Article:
Thursday, 28 June 2012

Nuclear helped UK cut emissions in 2011

Nuclear helped UK cut emissions in 2011: ..."An 8% drop in carbon dioxide (CO2) emissions in the UK in 2011 was helped by an 11% increase in electricity output from the country's nuclear power plants, provisional figures from the government indicate.
According to statistics released by the Department of Energy and Climate Change (DECC), UK CO2 emissions in 2011 totalled an estimated 456.3 million tonnes, compared with 495.8 million tonnes in 2010. This decrease "resulted primarily from a decrease in residential gas use, combined with a reduction in demand for electricity accompanied by lower use of gas and greater use of nuclear power for electricity generation," DECC said.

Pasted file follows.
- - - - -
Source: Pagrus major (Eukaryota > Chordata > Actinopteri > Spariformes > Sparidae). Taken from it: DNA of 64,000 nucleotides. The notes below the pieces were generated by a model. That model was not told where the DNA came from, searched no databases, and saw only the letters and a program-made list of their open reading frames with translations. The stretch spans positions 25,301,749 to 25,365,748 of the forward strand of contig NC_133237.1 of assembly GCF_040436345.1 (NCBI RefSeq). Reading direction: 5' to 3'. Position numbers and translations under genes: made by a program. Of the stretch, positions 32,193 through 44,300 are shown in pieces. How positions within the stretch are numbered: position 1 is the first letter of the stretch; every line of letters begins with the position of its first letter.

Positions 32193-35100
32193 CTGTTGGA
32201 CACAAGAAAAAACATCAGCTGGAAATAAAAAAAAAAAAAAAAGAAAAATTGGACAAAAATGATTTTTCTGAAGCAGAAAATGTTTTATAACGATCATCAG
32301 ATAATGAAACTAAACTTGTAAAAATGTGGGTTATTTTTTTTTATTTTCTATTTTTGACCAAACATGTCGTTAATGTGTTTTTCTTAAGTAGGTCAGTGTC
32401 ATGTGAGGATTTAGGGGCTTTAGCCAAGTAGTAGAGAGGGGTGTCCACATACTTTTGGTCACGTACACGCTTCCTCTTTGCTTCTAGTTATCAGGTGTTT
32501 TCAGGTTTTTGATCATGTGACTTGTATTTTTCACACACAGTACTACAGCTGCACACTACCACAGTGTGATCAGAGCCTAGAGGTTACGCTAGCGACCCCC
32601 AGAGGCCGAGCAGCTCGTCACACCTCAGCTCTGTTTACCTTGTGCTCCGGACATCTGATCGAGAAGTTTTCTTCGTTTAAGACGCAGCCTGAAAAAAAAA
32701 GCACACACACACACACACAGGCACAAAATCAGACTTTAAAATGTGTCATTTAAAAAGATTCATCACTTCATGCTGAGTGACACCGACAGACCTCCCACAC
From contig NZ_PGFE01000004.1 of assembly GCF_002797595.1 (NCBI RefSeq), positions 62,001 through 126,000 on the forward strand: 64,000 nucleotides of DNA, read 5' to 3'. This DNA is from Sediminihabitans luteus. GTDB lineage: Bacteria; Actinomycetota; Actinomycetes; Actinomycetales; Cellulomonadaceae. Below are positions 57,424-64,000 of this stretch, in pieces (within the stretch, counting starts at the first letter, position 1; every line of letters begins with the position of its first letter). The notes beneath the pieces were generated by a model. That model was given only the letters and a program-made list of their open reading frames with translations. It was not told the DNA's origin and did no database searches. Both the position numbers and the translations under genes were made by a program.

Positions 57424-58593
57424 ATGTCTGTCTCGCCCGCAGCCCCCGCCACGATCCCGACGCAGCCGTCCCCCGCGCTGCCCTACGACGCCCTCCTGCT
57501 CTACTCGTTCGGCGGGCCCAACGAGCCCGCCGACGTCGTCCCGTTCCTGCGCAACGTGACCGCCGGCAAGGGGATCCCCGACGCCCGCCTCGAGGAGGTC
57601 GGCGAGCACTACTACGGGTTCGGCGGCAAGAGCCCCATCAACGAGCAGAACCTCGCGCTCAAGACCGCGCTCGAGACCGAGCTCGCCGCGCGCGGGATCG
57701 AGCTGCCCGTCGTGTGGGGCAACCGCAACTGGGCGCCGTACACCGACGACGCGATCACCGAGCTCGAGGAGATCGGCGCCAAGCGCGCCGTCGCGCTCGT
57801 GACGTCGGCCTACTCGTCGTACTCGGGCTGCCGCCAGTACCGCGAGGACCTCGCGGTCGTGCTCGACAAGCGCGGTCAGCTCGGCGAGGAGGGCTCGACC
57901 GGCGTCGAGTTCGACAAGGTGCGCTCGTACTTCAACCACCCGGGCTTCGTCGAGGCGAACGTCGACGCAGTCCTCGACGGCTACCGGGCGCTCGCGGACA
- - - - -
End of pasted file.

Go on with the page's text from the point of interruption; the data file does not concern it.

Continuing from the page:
The energy supply sector, which includes power stations and emissions from the energy sector, accounted for some 40% of the UK's CO2 emissions in 2011, while the transport sector was responsible for 26% and the business and residential sectors each contributed 15%. Emissions from the energy sector have provisionally been estimated to be 183.8 million tonnes in 2011, a 6% decrease from 2010.
"The decrease in emissions from this sector since 2010 can almost entirely be attributed to power stations," according to DECC. "Demand for electricity was 3% lower in 2011 than in 2010, and there was also a change in the fuel mix used at power stations for electricity generation. The technical problems which had been experienced at some nuclear power stations in 2010 were resolved, and there was therefore more nuclear power available for electricity generation in 2011." A 17% drop in gas use for generation together with an 11% increase in the use of nuclear power led to a fall of about 7% in emissions from electricity generation."

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